Author: ExWHUEmployee. Published: 1 October 2017 at 7:53pm
By Malcolm Atkins @malatk
Amid all the talk around our form, league position and Slav’s future, a rather interesting week off the field seems to have almost slipped by.
The 10% of the club that was still owned by the Icelandic connection was sold to a very rich American by the name of J. Albert (Tripp) Smith – no, I had never heard of him either. A bit of research , well google search, showed that he is a Senior Managing Director of Blackstone, an investment capital operation that bought the company, GSO, that Tripp and two colleagues formed and grew.
This seems to have made relatively small waves so far, which is odd in itself. Blackstone are big players, handling Billions of Dollars’ worth of investments for their clients and themselves. Apparently Tripp has invested independently rather than as part of Blackstone, however it seems unlikely that this is the result of some sudden sentimental fondness for football in general or West Ham in particular. Although it is stated he has no plans to increase his holding, GSO’s modus operandi has been to invest themselves in organisations they recommend to their clients, I suspect there is more going on here than anyone is saying. That may be a good or bad thing. On the surface, access to Billions could be very exciting, however these guys are in the process of making money, that is not necessarily bad for the club as they would want to build the brand but I guess we will have to wait and see.
So will Gold and Sullivan sell? I know they claim they intend to keep it in the family but – well, they would say that wouldn’t they! David Gold’s daughters have their own business interests and the Sullivan boys are a long way off being ready to run a premier league club. I have always believed that is the plan, build the value of the club and sell on, maybe keeping a seat on the board in the process if possible. What about the timing though? Well I started this thought process adding 2 and 2 and making 5, looking at a possible combination of events. I read that the penalty clauses for selling the club (following stadium move) last five years, I was wrong – it is nearly ten. The five years tied in with the other news of the week. Birmingham looks set to be awarded the commonwealth games for 2022. So how does that affect West Ham? Well they are going to upgrade the athletics stadium in Birmingham into a shiny new 50,000 seater arena which would reduce to 25,000 after the games.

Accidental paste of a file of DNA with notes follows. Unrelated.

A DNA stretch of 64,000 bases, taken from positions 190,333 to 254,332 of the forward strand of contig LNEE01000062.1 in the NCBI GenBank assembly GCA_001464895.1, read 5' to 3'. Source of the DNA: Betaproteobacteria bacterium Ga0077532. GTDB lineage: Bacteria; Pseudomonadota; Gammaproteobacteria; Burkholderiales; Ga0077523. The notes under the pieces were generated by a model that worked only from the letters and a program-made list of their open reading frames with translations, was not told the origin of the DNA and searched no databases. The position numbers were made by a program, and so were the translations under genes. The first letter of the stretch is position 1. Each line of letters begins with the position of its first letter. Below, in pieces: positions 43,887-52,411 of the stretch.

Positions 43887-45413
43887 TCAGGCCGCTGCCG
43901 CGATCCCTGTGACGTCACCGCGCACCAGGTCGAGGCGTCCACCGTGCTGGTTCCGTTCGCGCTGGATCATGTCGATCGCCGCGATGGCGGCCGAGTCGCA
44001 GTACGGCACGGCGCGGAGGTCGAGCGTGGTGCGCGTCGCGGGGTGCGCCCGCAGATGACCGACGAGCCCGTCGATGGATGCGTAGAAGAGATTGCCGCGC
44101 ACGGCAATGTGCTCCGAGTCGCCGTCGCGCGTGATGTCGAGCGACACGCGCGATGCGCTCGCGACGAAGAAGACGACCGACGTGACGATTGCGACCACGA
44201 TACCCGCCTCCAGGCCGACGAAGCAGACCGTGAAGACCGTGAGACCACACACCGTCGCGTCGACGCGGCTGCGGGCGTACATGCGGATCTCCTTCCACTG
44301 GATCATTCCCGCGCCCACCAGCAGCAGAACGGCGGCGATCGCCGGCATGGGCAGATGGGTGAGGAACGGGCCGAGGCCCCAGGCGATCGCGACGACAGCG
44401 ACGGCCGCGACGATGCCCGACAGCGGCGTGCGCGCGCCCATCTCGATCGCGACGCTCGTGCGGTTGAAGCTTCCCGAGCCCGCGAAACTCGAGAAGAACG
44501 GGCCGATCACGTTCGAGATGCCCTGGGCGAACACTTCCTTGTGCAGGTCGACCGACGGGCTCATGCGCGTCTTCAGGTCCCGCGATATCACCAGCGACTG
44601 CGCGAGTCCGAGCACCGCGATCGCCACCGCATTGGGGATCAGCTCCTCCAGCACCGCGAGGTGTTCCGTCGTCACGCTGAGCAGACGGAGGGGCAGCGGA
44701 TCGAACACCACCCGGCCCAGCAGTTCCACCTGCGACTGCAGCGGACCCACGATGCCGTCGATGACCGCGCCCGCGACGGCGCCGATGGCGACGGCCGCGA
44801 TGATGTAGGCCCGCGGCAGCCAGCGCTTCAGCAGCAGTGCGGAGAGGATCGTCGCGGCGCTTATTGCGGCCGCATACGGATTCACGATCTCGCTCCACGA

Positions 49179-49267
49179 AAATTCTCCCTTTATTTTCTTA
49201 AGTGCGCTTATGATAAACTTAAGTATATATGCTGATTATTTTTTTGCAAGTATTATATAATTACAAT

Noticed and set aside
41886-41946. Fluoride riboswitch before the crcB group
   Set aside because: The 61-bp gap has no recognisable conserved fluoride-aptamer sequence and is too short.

With the Olympics not due back for a generation and the world’s having been in London this year it will be some time before another major games is in the UK, the prohibitive cost of transforming the London Stadium and West Ham’s right to influence dates would leave the Birmingham stadium ideally placed to be UK Athletics preferred home.
I initially though the Commonwealth dates tied in to the penalty clauses but was wrong! What my searching did tell me though is that the clauses are not that spiteful; especially as the formula to be used factors in debt. The more debt, the lower the penalties; which would go a long way to explain the model of loans from the directors to the club. The interest they are recouping would offset the penalties. A 350 million pound sale would mean around 19 million in penalty clauses paid to the public purse, 95 million debt to be paid off (Mostly to Gold and Sullivan) would leave 265 million for Gold and Sullivan – a profit of around £130 million over what they have paid for shares so far (source City AM.com) – so the figures work for them!
That is not to say that the Commonwealth games are not relevant. A new home for Athletics would clear the way for the stadium to be sold to West Ham. Money could be recouped to the taxpayer, Athletics would have its own stadium and the London Stadium could be reworked into a permanent football ground.
All of this makes West Ham extremely attractive to potential US investors already well aware of the Premier League brand. London is one of the most important cities in the world; hence the board being so keen to promote the London name and the Premier League is the biggest brand in football.
This is not meant to knock Gold and Sullivan, they are not perfect but those of us that have long felt West Ham are a potentially much bigger club than they have ever demonstrated are vindicated by Gold and Sullivan being able to sell 52000 season tickets. That combined with the potential of owning the stadium which sits a couple of miles from one of the centres of world finance makes West Ham, as I have said, quite an attractive prospect.
For me, and I could be way off, a lot of things fall into place. The debt model, the relative recent silence from the board and the reduction in squad size; this coupled with caution with funds at a time when it should be freeing up and the procrastination around Bilic’s position. Are they at the beginning of moves to sell up? I could be wrong as I say but I believe this recent acquisition of 10% is the precursor to a take-over. We shall see.